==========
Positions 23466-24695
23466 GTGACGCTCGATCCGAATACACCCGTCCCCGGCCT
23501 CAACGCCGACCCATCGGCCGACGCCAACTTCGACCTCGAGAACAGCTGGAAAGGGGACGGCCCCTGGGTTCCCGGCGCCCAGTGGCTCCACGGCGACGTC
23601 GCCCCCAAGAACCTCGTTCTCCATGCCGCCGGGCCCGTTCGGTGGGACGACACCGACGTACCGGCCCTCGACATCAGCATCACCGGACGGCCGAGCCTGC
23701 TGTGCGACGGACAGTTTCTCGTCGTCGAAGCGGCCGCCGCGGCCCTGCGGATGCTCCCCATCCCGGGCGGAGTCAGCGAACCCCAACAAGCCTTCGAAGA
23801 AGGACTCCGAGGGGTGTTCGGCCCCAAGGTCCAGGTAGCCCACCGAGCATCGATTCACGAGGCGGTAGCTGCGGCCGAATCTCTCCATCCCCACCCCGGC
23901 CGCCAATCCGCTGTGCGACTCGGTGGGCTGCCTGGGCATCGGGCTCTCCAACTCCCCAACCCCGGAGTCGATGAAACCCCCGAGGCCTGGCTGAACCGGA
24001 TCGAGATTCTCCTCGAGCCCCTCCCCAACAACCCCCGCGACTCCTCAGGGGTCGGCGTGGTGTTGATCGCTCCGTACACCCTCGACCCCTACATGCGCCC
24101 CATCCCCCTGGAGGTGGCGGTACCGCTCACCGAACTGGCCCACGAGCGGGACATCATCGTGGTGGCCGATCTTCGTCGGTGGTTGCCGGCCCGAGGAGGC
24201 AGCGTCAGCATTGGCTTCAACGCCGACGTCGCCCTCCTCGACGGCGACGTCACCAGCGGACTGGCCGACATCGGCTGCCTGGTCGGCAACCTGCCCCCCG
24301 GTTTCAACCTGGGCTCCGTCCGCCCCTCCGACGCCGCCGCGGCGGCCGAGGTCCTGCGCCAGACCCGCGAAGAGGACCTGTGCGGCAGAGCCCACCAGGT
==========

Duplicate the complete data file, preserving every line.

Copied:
Positions 23466-24695
23466 GTGACGCTCGATCCGAATACACCCGTCCCCGGCCT
23501 CAACGCCGACCCATCGGCCGACGCCAACTTCGACCTCGAGAACAGCTGGAAAGGGGACGGCCCCTGGGTTCCCGGCGCCCAGTGGCTCCACGGCGACGTC
23601 GCCCCCAAGAACCTCGTTCTCCATGCCGCCGGGCCCGTTCGGTGGGACGACACCGACGTACCGGCCCTCGACATCAGCATCACCGGACGGCCGAGCCTGC
23701 TGTGCGACGGACAGTTTCTCGTCGTCGAAGCGGCCGCCGCGGCCCTGCGGATGCTCCCCATCCCGGGCGGAGTCAGCGAACCCCAACAAGCCTTCGAAGA
23801 AGGACTCCGAGGGGTGTTCGGCCCCAAGGTCCAGGTAGCCCACCGAGCATCGATTCACGAGGCGGTAGCTGCGGCCGAATCTCTCCATCCCCACCCCGGC
23901 CGCCAATCCGCTGTGCGACTCGGTGGGCTGCCTGGGCATCGGGCTCTCCAACTCCCCAACCCCGGAGTCGATGAAACCCCCGAGGCCTGGCTGAACCGGA
24001 TCGAGATTCTCCTCGAGCCCCTCCCCAACAACCCCCGCGACTCCTCAGGGGTCGGCGTGGTGTTGATCGCTCCGTACACCCTCGACCCCTACATGCGCCC
24101 CATCCCCCTGGAGGTGGCGGTACCGCTCACCGAACTGGCCCACGAGCGGGACATCATCGTGGTGGCCGATCTTCGTCGGTGGTTGCCGGCCCGAGGAGGC
24201 AGCGTCAGCATTGGCTTCAACGCCGACGTCGCCCTCCTCGACGGCGACGTCACCAGCGGACTGGCCGACATCGGCTGCCTGGTCGGCAACCTGCCCCCCG
24301 GTTTCAACCTGGGCTCCGTCCGCCCCTCCGACGCCGCCGCGGCGGCCGAGGTCCTGCGCCAGACCCGCGAAGAGGACCTGTGCGGCAGAGCCCACCAGGT